He’s sent to Britain, his mother’s homeland, to help subdue a rebellion there, and at the same time, he’s on a quest of his own to locate and kill several Roman officers responsible for an atrocity that touched Marcus personally. This storyline plays out on a rather episodic basis, although not as much as the first book did. There are bloody battles galore, a little romance, and a touch of angst here and there, as Bulmer spins his usual fast-paced yarn packed with historical detail.

In fact, I’ve read enough of Bulmer’s novels by now to realize that can be a bit of a shortcoming in his work. He uses a lot of jargon and obscure details without ever explaining them, so that the reader runs the risk of becoming mired down in all that. Also, there are a ton of characters in a Bulmer novel, and they tend to run together, especially when they have long Roman names such as in this book.

Despite all that, however, the pace and action and well-done protagonists always make me get caught up in a Bulmer novel, and THE LAND OF MIST is no exception. The second half is especially good and really had me turning the pages toward the end to find out what was going to happen. I don’t think this one is quite as good as Laurence James’s opening volume in the series, but I still enjoyed it quite a bit. Some things in the on-going plotline are left unresolved, and I wonder if they’ll be picked up in the next book, which was written by Angus Wells under the Andrew Quiller house-name. I suspect I’ll find out soon.

One side note: This series was published originally in England under the overall title The Eagles, which is really much more fitting than The Gladiator, since (so far, at least) the stories have been much more concerned with Marcus’s experiences as a soldier, rather than a gladiator. But I guess when the books were reprinted in the U.S. by Pinnacle, someone there decided that American readers wouldn’t know what The Eagles referred to and changed the title to something more recognizable. Under either title, so far it’s a pretty entertaining series.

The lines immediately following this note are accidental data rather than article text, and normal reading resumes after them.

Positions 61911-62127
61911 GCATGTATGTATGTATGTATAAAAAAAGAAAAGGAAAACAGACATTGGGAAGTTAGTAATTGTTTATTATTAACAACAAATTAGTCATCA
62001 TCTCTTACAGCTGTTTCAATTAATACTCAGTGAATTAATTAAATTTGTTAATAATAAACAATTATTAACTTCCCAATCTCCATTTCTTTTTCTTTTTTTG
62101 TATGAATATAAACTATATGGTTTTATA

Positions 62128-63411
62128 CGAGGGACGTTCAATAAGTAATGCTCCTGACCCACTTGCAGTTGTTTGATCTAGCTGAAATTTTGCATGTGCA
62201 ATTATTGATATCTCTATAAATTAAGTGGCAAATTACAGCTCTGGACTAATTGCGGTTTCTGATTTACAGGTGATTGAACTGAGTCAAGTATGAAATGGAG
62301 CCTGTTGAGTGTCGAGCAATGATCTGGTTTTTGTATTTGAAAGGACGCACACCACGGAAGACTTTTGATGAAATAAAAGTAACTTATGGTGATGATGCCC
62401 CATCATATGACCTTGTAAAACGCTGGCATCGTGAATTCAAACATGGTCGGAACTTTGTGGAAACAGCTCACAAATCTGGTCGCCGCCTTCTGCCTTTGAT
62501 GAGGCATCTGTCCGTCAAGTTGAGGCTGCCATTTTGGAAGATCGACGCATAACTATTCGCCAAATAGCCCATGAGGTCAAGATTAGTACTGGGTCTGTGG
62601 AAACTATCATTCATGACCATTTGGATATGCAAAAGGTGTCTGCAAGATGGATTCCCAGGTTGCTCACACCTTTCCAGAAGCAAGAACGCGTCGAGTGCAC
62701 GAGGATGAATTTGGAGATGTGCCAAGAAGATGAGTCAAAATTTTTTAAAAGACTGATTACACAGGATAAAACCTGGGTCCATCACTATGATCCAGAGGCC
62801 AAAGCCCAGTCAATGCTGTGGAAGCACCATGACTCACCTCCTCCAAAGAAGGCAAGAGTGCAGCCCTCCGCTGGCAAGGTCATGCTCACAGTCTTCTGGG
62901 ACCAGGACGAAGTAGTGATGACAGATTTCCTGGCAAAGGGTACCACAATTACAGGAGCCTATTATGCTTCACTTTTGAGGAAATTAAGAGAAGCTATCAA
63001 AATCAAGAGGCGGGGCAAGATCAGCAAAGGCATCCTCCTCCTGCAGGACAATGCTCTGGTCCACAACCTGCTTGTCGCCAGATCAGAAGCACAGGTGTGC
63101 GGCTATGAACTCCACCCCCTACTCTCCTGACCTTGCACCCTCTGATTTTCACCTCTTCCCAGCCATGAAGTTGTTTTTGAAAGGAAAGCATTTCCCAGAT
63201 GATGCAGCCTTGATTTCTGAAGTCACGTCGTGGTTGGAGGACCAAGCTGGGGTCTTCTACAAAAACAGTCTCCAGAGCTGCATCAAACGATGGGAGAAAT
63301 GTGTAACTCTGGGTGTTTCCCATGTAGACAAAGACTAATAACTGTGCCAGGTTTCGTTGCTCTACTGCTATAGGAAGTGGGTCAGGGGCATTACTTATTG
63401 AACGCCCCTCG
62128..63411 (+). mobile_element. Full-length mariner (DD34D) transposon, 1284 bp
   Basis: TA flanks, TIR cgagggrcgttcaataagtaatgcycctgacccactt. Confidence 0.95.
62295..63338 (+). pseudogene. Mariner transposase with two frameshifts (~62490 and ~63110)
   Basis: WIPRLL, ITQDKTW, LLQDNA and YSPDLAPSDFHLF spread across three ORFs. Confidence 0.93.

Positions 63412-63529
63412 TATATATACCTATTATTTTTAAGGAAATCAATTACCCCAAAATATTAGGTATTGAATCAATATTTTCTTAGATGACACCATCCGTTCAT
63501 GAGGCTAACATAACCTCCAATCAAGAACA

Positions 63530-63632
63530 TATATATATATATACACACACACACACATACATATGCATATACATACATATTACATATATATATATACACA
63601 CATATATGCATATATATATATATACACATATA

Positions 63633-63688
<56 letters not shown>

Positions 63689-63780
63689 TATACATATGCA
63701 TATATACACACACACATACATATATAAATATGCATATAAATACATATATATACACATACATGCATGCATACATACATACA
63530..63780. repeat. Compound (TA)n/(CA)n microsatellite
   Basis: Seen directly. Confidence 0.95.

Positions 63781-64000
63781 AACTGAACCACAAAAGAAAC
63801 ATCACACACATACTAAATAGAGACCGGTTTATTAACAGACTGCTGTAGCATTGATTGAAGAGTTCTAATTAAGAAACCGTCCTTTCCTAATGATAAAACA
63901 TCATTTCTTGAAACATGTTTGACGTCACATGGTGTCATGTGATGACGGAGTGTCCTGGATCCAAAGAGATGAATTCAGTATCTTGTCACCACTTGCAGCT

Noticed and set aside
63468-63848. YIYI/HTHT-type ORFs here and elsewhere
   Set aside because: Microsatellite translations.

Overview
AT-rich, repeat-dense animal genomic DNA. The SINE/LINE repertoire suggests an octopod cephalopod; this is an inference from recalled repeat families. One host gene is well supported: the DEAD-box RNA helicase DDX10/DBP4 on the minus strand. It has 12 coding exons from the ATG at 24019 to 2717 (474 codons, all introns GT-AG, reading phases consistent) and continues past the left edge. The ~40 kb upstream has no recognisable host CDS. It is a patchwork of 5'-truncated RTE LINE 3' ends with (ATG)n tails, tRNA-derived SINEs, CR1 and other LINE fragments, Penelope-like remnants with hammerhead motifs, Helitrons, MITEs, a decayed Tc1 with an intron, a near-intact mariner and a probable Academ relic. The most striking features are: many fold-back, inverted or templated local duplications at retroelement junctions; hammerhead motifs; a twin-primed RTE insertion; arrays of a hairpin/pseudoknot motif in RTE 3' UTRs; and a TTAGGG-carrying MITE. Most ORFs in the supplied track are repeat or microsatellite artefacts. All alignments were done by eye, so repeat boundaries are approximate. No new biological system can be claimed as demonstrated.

Tuesday, May 14, 2019

Overlooked Movies: Small Town Crime (2017)

I remember some of my friends liking this movie when it came out a couple of years ago, but I never heard much else about it and didn’t get around to watching it until now. I’m glad I didn’t let it slip past me completely, because it’s a pretty good little film.

Set in some unnamed small city in the Southwest, SMALL TOWN CRIME opens with sad-sack former cop Mike Kendall (John Hawkes) trying to find a job. We quickly find out that Kendall is an alcoholic and was kicked off the force because of a tragic shooting with which he was involved. (I immediately thought of Lawrence Block’s Matt Scudder and Donald Westlake’s Mitch Tobin . . . which are not bad influences at all, mind you.) Kendall finds the body of a badly injured young woman who’s suffered a beating or been hit by a car or something similar, and when she dies in the hospital after he rushes her there, he decides he’s going to find out what happened to her. Having seen countless private eye movies and read countless private eye novels, we know what’s going to happen, of course. The more digging Kendall does, the more complicated the case becomes, and the more dangerous his efforts become for him. He even gets hit over the head and knocked out at one point, admittedly a PI cliché but one that I love and am always happy to see. The twists and turns eventually lead to a very satisfying ending.

The cast is excellent in this movie, with Hawkes, usually a supporting actor, doing a great job in the lead for a change. The always dependable Robert Forster shows up, Anthony Anderson and Clifton Collins Jr. are on hand, and the beautiful Caity Lotz is always worth watching. The photography captures the southwestern setting very well, and the script and direction by brothers Eshom and Ian Nelms blend together almost perfectly. There are a couple of lapses in logic, but nothing to quibble about too much. I never heard of the Nelms Brothers before, but based on this movie, I might have to seek out more of their work.

Overall, SMALL TOWN CRIME is one of the best films I’ve seen recently. If you like hardboiled private eye movies (and who doesn’t?) and haven’t seen it yet, it’s very much worth watching.

Sunday, May 12, 2019

Sunday Morning Bonus Pulp: Short Stories, October 25, 1932